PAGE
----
from aircraft electrical and electronic
circuits using hot gas/air workstation
methods.

Preheat Remove surface mounted devices


from aircraft electrical and electronic
circuits using preheat methods.

September 1990 Page 5 of 8


Document Number:
04-05-02 ill
Recommended Outline After completing this Hours
section, the student will: Class Lab

REPAIR PROCEDURES 5 10

Jumper method Use the jumper method to repair


aircraft electrical and electronic
circuits.

Foil method Use the foil method to repair aircraft


electrical and electronic circuits.

Pads, tracks, and plated- Repair pads, tracks, and plated-


through holes through holes of circuit boards used
in aircraft electrical and electronic
systems.

Lifted areas Perform repair to lifted or damaged


land area of circuit boards used in
aircraft electrical and electronic
systems.

TROUBLESHOOTING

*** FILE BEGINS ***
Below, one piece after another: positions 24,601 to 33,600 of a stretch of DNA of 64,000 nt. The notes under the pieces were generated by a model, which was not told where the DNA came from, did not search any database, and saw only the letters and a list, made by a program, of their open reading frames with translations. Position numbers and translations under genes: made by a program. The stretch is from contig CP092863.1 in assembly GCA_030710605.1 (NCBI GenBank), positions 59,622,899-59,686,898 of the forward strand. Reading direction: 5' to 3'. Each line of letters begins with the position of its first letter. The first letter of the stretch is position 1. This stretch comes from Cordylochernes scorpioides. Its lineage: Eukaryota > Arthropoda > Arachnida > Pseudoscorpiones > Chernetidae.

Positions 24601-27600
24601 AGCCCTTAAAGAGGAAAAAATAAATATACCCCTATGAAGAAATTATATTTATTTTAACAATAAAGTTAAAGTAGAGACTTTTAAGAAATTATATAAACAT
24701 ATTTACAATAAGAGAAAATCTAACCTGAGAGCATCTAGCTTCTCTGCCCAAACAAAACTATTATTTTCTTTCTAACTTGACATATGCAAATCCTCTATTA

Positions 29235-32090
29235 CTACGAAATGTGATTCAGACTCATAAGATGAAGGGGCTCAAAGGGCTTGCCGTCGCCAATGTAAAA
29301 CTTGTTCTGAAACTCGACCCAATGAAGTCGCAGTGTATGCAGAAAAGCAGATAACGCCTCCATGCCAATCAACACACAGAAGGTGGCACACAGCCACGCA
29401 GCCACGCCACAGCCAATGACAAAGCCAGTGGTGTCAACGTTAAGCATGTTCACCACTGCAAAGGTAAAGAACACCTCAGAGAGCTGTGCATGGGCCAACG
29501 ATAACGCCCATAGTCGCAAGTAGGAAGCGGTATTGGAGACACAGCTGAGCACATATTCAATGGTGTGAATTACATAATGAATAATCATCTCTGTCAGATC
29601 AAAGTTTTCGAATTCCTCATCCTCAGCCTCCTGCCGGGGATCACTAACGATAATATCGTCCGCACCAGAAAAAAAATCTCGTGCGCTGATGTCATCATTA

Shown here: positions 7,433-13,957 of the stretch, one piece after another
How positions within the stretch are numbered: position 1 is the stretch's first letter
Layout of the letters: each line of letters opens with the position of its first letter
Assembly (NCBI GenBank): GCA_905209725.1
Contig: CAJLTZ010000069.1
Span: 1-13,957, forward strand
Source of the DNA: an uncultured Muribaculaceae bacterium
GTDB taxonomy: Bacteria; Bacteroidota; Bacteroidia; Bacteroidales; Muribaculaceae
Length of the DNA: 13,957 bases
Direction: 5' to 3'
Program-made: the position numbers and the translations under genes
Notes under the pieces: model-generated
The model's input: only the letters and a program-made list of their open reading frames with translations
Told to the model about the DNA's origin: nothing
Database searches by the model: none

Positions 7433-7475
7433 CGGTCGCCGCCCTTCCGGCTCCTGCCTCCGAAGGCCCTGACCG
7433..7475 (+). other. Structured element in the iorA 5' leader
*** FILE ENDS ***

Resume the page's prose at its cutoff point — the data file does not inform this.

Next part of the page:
TECHNIQUES 5 10

Shorts and opens Use a voltmeter to isolate an open or


shorted component or wire in an
aircraft electrical or electronic
system.

Use an ohmmeter to locate an open


or shorted component or wire in an
aircraft electrical or electronic
system.

Power supply Use a voltmeter to measure the


operating potential at various
components of power supply circuits
in aircraft electrical and electronic
systems.

September 1990 Page 6 of 8

213
Document Number:
04-05-02

Recommended Outline After completing this Hours


section, the student will: Class Lab

Audio frequency Use a VTVM /DVM to measure


operating voltage in audio circuits of
aircraft electrical and electronic
systems.

Use a frequency counter to monitor


the operational frequency of audio
circuits in aircraft electrical and
electronic systems.

Use a signal generator to inject a


trace signal in audio circuits of
aircraft electrical and electronic
systems.

Use an oscilloscope to troubleshoot


audio frequency circuits of aircraft
electrical and electronic systems.

Intermediate frequency Use a VTVM/DVM to measure


operating voltage in intermediate
circuits of aircraft electrical and
electronic systems.